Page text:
We wanted something creative and challenging, but above all, something that would be fun to make. After wasting five hours on a fruitless effort, we turned to the glory that is the Myo armband. Gesture control and robotics -- truly an electrical engineer's dream. Combined with the infrared sensing capabilities of the Leap Motion, we knew we had a smash hit--literally. This thing smashes into everything. It's annoying. Please make it stop.

What it does

The motor drive capabilities are controlled with a Myo-armband. Due to time constraints, no additional gestures could be added to the library. Fortunately, the robot was perfectly controllable with the gestures already in place. The gripping claw was created via TinkerCAD and was handed off to the hardware team to print. Again, due to time constraints, we realized there was no time for an entire arm mechanism to be made. In the spirit of Hackathons, the arm and braces are made entirely out of zip-ties and plastic butter knives from dinner. The claw movement is dictated by the Leap Motion. Originally, the claw was going to possess at least 4 degrees of freedom and the Leap would have read in X, Y, and Z space. Once again, time constraints pushed us in the direction of directly mounting the arm onto the chassis and making it stationary.

How we built it

The chassis is made of cardboard, two aluminum plates and a metal caster. The claw was 3-D printed, courtesy of the hardware team. The arm and brace framework was made of butter knives and zip-ties. The Leap Motion outputs a signal via Bluetooth that triggers a response from a Raspberry Pi Zero W to drive the stepper motor and open/close the claw. The Myo armband connects to an HC-06 Bluetooth module on the Arduino and sends a string of characters describing the current pose the user is making: rest, fist, waveOut, waveIn, fingersSpread, and doubleTap. The Vex gear-motors are driven by the L289N motor driver.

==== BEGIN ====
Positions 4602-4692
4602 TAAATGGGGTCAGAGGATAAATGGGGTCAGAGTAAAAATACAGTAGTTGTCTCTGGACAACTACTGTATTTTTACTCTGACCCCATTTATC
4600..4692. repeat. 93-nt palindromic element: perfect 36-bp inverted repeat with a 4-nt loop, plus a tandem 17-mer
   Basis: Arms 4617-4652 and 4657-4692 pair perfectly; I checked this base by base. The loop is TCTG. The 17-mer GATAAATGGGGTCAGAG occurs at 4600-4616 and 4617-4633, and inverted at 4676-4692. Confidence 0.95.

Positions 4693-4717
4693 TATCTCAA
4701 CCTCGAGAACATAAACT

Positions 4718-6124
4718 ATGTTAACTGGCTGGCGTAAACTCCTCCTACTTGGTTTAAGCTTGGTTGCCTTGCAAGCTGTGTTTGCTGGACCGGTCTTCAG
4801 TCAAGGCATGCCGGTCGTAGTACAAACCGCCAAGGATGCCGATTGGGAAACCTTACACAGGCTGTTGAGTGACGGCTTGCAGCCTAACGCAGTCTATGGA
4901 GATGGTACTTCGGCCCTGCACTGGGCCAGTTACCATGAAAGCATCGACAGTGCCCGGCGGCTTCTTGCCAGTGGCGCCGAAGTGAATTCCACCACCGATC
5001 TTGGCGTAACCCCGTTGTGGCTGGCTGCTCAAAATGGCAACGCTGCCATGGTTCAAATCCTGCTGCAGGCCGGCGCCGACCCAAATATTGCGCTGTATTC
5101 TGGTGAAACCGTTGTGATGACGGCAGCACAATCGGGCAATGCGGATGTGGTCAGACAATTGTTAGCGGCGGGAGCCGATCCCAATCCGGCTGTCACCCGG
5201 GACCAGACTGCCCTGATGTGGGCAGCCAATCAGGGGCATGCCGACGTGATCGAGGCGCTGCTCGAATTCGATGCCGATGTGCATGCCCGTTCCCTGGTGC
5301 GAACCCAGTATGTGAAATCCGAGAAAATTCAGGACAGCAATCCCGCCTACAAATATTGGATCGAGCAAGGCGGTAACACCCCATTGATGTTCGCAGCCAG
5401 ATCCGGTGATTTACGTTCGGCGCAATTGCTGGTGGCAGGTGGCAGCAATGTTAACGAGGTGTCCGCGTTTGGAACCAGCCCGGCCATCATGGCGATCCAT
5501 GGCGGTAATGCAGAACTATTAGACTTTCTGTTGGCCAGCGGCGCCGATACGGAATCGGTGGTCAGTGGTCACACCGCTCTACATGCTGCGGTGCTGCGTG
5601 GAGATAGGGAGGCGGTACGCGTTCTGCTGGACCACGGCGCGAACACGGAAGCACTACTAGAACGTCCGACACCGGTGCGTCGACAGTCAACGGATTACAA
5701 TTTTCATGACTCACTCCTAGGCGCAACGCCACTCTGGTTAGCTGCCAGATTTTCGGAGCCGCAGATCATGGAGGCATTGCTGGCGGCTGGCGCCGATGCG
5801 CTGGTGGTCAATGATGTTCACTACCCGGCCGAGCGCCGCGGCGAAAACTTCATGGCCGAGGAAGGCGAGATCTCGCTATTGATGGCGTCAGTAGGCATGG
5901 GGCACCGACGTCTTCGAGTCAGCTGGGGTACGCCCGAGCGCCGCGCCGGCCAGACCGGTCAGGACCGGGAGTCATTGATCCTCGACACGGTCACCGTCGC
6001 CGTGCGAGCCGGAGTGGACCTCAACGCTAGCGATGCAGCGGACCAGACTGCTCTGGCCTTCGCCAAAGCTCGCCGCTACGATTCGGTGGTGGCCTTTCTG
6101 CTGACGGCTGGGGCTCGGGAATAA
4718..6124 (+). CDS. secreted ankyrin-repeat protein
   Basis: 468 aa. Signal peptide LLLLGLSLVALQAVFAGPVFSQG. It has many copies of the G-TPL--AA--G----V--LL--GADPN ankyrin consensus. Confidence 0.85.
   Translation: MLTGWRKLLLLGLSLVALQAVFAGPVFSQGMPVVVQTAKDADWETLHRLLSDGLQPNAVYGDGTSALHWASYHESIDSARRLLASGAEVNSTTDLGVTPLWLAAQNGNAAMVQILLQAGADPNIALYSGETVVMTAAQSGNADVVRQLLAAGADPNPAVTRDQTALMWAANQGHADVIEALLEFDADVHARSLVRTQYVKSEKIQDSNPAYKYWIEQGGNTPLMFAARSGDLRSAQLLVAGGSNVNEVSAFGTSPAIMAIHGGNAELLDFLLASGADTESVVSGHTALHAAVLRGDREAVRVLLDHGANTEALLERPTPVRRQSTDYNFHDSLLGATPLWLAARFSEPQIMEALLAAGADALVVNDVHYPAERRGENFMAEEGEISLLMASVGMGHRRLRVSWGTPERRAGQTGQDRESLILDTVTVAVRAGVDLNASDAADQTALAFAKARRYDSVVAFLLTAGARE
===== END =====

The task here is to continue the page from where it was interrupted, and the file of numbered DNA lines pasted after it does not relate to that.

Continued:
Challenges we ran into

Designing the claw mechanism was time-consuming and filled with many design flaws that couldn't be rectified in the given time-frame. Many components that are important and should be rigid were made with cardboard. On the sensor side of things, the Leap Motion had trouble with establishing a connection between the device and the Pi Zero W. The Myo armband had trouble connecting to the serial terminal for some time and the Arduino had trouble with uploading code while the Bluetooth module was plugged in.

Accomplishments that we are proud of

Despite not being able to sense movement in all XYZ planes, we are very proud of being able to track hand movement on the Leap Motion and transmitting information through a TCP/IP protocol. We are also very proud of the way the physical robot turned out. It definitely could have gone much worse.

What we learned

We learned more about a wide variety of electronics and their functionality. Some members learned about TCP/IP protocols, others learned about the basics of Bluetooth networking.

What's next for Mr. Myogi

A better gripping-claw mechanism that runs on at least 4-degrees of freedom instead of (technically) 1. We would also like to add more custom gesture control for the Myo armband and begin tracking hand movement in 3D space and mapping directly to an array of servo motors.

Built With

  • 2-servos
  • 2-vex-motors
  • arduino
  • butter-knives
  • cardboard
  • caster
  • leap-motion
  • myo
  • raspberry-pi-3
  • raspberry-pi-zero-w
  • tinkercad-claw
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